It’s been years since the last F1 game and it’s a little surprising to see Codemasters test their newly acquired license on the Wii first, but probably a wise decision seeing as Dirt 2 and Forza 3 are keeping the non-Wii crowd busy for now. While Codemasters’ modern classics of Dirt 2 and Grid were developed in-house, Sumo Digital are in the driving seat for this one. Sumo do have a history of racing titles, but admittedly nothing that comes close to Codemasters’ recent output.
All the 2009 tracks are here along with the season’s original 20 starting drivers and their teams. Players can opt for single races, time trials, Championship, a three season career, split-screen (2 players only) race or career and challenges.
The whole race weekend experience is here if you want. Multiple practice and qualifying laps are all present along with a massive amount of tuning options. The only issue here is if you decide to go through all the qualifying there’s a good chance you’ll be sick of the sight of that track by the time you get to the actual race. Thankfully you can skip it all, at the cost of a low starting grid position.
The racing itself is supported by a decent range of handling options to make the game as easy or challenging as you want. Wheel spin control, braking aids and steering aids are amongst the options to tweak. The racing line option is a handy inclusion for helping you learn the best line for the track and also as an indication of when to slow down. It also helps show you where the track it going as the low angle of the camera can stop you seeing what’s ahead, even on the ‘behind’ camera angle. The line might even tempt you to try out the behind-the-wheel camera, which makes the racing feel even faster.
The racing rules can be altered to decide how much punishment you’ll incur for hitting other drivers and racing conditions such as tire wear, refuelling, random component failure, damage, weather and flagging are all optional too.
So how does the game handle? Well it does support a wide variety of setups, but unfortunately none of the buttons are customisable. The Wiimote on its own or slotted into a wheel (an F1 style wheel is included with some editions) uses similar controls to Mario Kart. It’s just too sensitive to be honest, with only long gentle corners providing any cool moments and most problems arising when you’re trying to straighten out after a quick manoeuvre and instead fish-tailing across the track trying to find your centre again. This makes the game much less accessible to casual players who may have enjoyed Mario Kart. It would have worked better with a sensitivity slider to calm it down a little.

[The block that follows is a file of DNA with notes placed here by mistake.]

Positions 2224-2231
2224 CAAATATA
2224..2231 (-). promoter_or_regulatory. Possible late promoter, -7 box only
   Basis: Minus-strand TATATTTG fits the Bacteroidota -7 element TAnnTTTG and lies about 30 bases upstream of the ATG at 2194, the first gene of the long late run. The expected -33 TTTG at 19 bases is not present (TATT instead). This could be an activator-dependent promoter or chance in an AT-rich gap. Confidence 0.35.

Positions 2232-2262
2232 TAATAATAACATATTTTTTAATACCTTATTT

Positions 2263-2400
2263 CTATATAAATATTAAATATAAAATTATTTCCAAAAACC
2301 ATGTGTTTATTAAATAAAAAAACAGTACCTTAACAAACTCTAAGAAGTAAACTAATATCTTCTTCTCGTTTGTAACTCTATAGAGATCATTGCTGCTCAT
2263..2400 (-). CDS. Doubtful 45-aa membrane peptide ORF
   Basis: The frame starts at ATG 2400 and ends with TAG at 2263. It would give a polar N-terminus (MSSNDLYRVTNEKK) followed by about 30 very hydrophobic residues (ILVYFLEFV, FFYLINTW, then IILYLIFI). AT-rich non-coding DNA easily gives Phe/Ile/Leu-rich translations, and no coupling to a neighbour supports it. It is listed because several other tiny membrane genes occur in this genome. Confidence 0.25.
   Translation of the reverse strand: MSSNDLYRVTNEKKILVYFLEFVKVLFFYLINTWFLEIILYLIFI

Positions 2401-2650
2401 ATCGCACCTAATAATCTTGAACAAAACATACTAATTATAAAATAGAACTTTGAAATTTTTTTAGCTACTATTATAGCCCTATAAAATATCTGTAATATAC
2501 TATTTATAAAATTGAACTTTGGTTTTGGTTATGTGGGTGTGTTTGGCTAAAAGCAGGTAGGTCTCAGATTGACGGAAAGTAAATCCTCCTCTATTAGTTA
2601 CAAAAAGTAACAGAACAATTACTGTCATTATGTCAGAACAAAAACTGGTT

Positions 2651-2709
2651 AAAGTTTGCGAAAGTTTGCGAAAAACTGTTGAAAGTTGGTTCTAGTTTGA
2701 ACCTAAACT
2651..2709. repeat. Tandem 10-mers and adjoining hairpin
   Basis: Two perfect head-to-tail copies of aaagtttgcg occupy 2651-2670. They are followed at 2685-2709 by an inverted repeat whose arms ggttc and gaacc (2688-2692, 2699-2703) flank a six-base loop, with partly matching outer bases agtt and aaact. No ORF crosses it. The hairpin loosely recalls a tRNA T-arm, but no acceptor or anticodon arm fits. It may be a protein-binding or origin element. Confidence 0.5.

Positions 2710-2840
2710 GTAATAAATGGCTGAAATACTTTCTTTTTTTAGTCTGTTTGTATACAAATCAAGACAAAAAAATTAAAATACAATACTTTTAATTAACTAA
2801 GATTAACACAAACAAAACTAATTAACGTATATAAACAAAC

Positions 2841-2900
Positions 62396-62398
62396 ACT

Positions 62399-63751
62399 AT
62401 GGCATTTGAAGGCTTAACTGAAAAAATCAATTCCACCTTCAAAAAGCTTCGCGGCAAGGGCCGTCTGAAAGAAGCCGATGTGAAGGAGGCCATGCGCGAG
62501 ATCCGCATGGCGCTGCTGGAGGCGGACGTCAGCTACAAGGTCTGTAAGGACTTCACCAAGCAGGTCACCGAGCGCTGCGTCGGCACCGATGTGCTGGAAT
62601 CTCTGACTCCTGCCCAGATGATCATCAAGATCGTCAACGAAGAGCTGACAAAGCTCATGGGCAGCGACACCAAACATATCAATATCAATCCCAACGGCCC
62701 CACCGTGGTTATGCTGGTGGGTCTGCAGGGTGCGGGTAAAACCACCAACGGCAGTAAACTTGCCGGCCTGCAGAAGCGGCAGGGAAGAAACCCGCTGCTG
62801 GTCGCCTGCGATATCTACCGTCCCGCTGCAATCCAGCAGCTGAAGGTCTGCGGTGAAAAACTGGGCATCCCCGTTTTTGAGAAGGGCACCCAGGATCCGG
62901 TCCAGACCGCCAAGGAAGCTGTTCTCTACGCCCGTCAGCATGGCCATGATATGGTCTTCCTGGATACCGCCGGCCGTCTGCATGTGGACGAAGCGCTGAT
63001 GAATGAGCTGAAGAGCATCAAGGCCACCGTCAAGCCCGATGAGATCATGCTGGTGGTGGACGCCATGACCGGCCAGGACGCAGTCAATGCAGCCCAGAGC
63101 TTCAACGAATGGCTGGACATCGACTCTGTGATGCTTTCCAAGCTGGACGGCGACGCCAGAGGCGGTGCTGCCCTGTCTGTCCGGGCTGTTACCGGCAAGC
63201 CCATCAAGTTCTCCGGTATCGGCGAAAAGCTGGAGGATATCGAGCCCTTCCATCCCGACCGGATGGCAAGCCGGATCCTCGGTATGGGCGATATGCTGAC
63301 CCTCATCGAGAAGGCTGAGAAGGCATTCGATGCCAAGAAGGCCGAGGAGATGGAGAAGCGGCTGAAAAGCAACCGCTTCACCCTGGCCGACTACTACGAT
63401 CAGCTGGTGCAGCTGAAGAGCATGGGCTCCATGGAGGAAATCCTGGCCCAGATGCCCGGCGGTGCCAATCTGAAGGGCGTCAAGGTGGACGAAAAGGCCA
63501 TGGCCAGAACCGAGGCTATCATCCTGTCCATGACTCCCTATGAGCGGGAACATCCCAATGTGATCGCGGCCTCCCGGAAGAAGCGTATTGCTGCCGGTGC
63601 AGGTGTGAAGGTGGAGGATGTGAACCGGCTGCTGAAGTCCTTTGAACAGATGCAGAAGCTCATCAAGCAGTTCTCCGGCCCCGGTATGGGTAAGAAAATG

You can opt for the Wiimote and nunchuk option, steering with the analogue stick and accelerating with the awkwardly placed underside B button (hint: flip the wiimote over and use your thumb on it). Gamecube pads aren’t an option (boo!), but you can use your Virtual Console controller if you don’t mind having to use the shoulder buttons to accelerate and break. For those hardcore Wii racer fans out there you’ll be happy to know the game supports the Logitech wheel too (really, you bought a proper wheel for the Wii?).
The short Challenges rise above any control issues though and make for some great pass-the-controller multiplayer or solo play. Along with your standard races, burning laps and elimination events there are checkpoint or gate races, overtaking and slipstream events. Cornering events help sharpen up your line skills while Touge lays down a racing dual where contact is forbidden. There are over 75 Challenges to try and earn an A grade for which will more than likely take up more of your time than the Championship modes, unless you’re doing full practice, qualifying and a 60+ lap race that is.
The best track on offer by far is the chaos of Monte Carlo with its walled-in narrow circuit, turning overtaking into an art form. The Singapore night race is included too but isn’t much of a looker really.
This Wii game’s graphics were never going to stand-up to its next-gen rivals, but the game is lacking overall polish in other areas too. There’s no race commentary, just the odd update from your pit team and the race day glitz and glamour is nowhere to be seen. And on the track, all the cars and drivers handle exactly the same. There’s some obvious scripting to the races too as early on you’ll watch the first group of six racers suddenly warp to light-speed in front of you, giving you something to do for the rest of the race at least.
Ultimately F1 2009 is an entertaining racer if you take the time adapt to the controls and wean yourself off the driving aids. It serves as a nice warm-up for the main event of the next Formula 1 game on the PS3 and 360 but maybe not something for the Wii’s usual casual-gamer market.